In 1972 the side joined the Morris Ring as associate members. They currently attend many different types of functions, including Days of Dance, Festivals, visits to Brittany and Cherbourg, and their own Thursday night Pub tours during the summer season. Their musician, Helen Woodall, whose husband is an ex-squire and the current foreman, has been playing for the side for the past 16 years. She is often joined by fellow musicians Alan Giles and Ian Ferguson (on the bagpipes), and together with a drummer they perform a memorable version of the Upton-upon-Severn stick dance. At present, the side is concentrating on Oddington and Bampton, but like to vary their choice of tradition each year. Although they once struggled to find 6 men for a side, they now have a healthy membership of 25, with a regular turn-out of 15 men. They meet for practice on Thursday evenings at the Brunswick Hotel, Bournemouth, and new members are always welcome to contact the Bagman. (Of course, this was written some 25 years ago, and the side returned to practice at the Brunswick in the Autumn of 2015 - please see our Winter Practice and the Contact Us pages if you want to contact the side)

I would like to thank Bourne River Morris Men for an enjoyable evening, and particularly John & Sylvia Whelan (the Keepers of the Scrapbook) for taking time out to talk about the side.

30 YEARS ON (1967 - 1997)

A Brief History Of A Dance Team

This reflection, dating from Bourne River's 30th anniversary in 1997, is the result of a conversation between Brian Bisp (Bourne River's Bagman at the time, and one of the founders of the Wimborne Folk Festival) and John Whelan who was a founder member of the 'Bourne River Morris Men'.

The team was formed in November 1967 and throughout the following 30 years have been the unsung ambassadors of Bournemouth. The team has performed at many festivals and functions throughout England, in addition to France and Germany, promoting both themselves and the town that has been their base.

It was back in 1967 when just a handful of local young men took up the Morris - in John's words "just for a laugh". Little did they know that in later years the team would become one of the foremost exponents of Cotswold Morris in the country.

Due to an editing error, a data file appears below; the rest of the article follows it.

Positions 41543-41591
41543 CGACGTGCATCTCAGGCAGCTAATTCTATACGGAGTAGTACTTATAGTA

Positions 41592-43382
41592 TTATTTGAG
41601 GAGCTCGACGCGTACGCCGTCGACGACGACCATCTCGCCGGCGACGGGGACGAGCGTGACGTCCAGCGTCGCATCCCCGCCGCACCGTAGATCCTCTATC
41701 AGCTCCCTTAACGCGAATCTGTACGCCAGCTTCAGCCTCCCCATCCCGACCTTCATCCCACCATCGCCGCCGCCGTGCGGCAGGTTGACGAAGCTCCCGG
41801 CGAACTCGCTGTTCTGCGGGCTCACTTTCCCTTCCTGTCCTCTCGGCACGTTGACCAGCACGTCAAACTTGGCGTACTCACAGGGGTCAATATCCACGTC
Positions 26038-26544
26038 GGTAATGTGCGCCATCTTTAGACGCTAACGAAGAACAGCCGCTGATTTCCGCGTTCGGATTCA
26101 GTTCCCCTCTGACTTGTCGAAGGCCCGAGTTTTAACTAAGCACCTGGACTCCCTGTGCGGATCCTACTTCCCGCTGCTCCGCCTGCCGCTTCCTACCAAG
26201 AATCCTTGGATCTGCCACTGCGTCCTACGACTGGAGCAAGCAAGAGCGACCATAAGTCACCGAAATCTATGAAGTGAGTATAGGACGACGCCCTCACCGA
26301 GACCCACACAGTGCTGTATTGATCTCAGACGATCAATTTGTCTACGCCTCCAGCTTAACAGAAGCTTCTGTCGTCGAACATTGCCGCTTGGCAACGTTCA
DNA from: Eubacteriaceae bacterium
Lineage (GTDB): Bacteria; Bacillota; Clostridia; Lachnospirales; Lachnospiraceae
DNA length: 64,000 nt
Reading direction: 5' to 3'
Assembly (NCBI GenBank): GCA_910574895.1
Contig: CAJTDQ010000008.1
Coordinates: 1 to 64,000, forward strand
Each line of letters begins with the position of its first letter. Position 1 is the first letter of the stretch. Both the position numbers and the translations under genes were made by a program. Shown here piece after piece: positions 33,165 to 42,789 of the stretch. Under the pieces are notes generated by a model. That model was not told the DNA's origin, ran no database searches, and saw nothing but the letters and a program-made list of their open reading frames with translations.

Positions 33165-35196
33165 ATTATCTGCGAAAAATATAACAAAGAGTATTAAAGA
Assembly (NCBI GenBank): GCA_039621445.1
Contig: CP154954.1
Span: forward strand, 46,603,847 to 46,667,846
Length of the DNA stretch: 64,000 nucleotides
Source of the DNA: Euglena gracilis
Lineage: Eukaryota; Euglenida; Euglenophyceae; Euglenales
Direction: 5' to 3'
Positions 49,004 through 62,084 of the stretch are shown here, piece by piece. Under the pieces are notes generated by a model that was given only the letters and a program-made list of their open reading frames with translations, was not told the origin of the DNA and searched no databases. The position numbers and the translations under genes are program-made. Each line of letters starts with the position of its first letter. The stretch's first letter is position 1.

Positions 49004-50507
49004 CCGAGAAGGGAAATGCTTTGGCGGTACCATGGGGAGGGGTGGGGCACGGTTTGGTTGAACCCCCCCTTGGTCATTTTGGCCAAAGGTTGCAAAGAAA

John relates that he had no interest in folk music until a young man - Neil Standring, joined the company that John was apprentice to. John got on quite well with Neil but thought it odd that Neil would disappear into a corner and start singing strange songs with his finger in his ear. Finally Neil suggested that John may like to join him at a 'sing' - as he called it. John agreed and with Neil, attended the folk sing the following week at the Stock's Inn, Furzehill, Wimborne. John found the people there very friendly, and a very sociable evening was had by all. Following this, Neil asked, as John had enjoyed the evening, if he may like to join the local folk club at the Pembroke Arms in Bournemouth (Although the pub still exists it hasn't been called the Pembroke Arms for many years - currently known as the 'Goat and Tricycle').

By this time, John was 'hooked' and consequently agreed to go with the folk club to visit the annual Sidmouth Folk Festival. There, John had his first encounter with the Morris but, what really took his group's attention was the Rapper Sword Dancing. John remembers that Fred Ford who was a member of the Pembroke Club, had a set of Long Swords, (which incidentally, John still has). He remembers that initially, they used to practice on the sand at Studland - "a muckabout" he called it. They then decided that practising on a sandy beach in winter was not such a good idea after all and subsequently found that the club room at the Pembroke was available on a Thursday evening, so, transferred the Rapper practice there. John says that you really needed the same five people to dance in the same positions each time, and it became obvious that this was not going to work as often, team members could not make it to practise.